- Armed bandits have frequently attacked, killed and displaced them since 2005.
- Call for a thorough operation to mop up all illegal guns to restore peace.
Baringo residents have pleaded with the government to swiftly carry out a massive disarmament operation or allow them to own guns for self-protection.
They said on Saturday that they have not known peace since 2005 when armed bandits started attacking, killing and displacing people in the county.
“We demand an immediate serious disarmament operation or allow us to own licensed guns so that we can defend ourselves against the killer bandits,” Richard Chepchomei said.
He was addressing mourners during the burial of Kenya Defence Forces officer Robert Amdany at his Siakanin home in Bartabwa ward in Baringo North.
“It is so painful losing such a promising young man who was out to courageously defend the lives of Kenyans,” Chepchomei said.
The laid officer was shot dead while helping repulse armed bandits in the ongoing Laikipia clashes last week.
Chepchomei, who comes from the volatile Chemoe village, said apart from Laikipia, the residents of Baringo North and Baringo South are vulnerable to banditry.
“If nothing is done to disarm the notorious bandits, then it won’t be long before they storm and attack our villages,” he said.
He termed the bandits dangerous and so daring that they face and kill well-trained security officers, including soldiers.
Chepchomei said the killer bandits have been operating with abandon after the government disarmed the National Police Reservists (NPR) two years ago. They attack and disappear into the bushes.
“The NPRs were helping police officers pursue the bandits to their hideouts and recover the stolen animals, but we don’t know what the government later thought that it withdrew them,” he said.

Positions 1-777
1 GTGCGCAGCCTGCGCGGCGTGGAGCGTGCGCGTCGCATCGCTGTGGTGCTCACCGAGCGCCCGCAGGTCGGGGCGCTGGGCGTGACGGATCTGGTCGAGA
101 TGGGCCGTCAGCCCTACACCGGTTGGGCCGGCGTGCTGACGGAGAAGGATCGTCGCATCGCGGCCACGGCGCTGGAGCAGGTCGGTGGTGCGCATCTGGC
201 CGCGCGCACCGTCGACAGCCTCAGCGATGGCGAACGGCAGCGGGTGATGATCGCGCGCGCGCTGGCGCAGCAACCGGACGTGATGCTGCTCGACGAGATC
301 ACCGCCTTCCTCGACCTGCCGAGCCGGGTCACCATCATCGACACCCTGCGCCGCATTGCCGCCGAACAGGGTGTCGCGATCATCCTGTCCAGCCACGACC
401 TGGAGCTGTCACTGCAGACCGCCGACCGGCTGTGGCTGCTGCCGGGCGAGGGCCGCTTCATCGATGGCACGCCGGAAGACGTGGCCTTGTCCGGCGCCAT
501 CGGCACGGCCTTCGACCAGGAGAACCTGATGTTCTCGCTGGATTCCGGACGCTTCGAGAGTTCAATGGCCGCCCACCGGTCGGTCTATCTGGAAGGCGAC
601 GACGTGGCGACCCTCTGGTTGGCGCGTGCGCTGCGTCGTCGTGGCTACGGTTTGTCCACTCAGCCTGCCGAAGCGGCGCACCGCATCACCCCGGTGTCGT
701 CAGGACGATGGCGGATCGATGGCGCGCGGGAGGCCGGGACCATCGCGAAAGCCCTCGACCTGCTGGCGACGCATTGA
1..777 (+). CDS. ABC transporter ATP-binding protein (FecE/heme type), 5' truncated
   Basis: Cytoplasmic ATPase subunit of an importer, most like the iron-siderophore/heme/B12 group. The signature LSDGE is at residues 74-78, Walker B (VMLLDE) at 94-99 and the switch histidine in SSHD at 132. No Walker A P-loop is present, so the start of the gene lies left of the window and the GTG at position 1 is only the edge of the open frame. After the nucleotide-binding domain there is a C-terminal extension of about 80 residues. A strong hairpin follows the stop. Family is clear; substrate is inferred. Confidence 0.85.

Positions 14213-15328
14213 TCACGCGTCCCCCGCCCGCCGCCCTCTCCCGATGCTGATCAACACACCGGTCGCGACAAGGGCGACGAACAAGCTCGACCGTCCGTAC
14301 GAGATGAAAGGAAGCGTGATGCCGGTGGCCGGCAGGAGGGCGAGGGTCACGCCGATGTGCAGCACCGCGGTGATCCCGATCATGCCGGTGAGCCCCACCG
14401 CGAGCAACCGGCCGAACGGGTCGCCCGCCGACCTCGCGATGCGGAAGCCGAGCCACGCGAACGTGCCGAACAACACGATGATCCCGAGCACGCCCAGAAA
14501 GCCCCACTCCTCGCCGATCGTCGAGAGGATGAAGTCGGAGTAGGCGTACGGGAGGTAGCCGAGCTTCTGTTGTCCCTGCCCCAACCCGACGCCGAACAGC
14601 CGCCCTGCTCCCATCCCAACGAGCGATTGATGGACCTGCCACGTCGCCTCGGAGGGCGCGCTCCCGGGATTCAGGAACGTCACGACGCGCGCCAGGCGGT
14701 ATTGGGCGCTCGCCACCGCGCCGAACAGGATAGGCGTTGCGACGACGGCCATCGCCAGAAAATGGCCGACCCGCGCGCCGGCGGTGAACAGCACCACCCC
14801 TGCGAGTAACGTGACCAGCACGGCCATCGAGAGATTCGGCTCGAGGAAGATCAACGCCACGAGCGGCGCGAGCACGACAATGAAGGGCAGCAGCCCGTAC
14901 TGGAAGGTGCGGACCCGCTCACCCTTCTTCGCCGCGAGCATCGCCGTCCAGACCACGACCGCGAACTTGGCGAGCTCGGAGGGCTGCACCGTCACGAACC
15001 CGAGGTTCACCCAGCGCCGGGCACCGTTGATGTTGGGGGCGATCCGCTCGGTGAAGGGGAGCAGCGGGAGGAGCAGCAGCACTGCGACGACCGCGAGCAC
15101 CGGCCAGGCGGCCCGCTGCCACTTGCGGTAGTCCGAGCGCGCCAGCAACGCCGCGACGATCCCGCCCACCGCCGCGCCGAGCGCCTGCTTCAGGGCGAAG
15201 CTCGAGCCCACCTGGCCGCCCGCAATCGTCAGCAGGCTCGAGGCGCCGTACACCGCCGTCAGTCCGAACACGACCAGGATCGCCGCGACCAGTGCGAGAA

He, therefore, called for a crackdown to mop up illegal guns to restore peace in the North Rift.
Amdany, the fallen soldier, is survived by a widow and two children aged 10 and six. He enlisted in 2015. Koimur Chelang’a, his brother, said as a family they are left with the responsibility of raising the children.
“In fact, he hadn’t even completed constructing his house before he sadly met his premature death,” Chelang’a said.
He appealed to the government to disarm the dangerous bandits.
“Even us here at home are not safe because we are always being attacked by the armed bandits from the neighbouring community,” Chelang’a said.
He said sometimes they have to flee their homes with their children and animals to safer places.
Bartabwa MCA Reuben Chepsongol condoled with the family for losing their son in the hands of merciless bandits.
He questioned why the government should allow "uncivilised people who have not even gone to school" to overpower it.
“Something urgent should be done even if it means killing them or confiscating the illegal guns to enhance peace,” he said, urging the government to investigate where the criminals buy such lethal weapons.
Last week, Interior Cabinet Secretary Fred Matiang'i and Rift Valley regional commissioner George Natembeya visited Laikipia and promised to fully engage government machinery to flush out the bandits.
However, Baringo residents have appealed for an extension of the operation into their county to restore peace.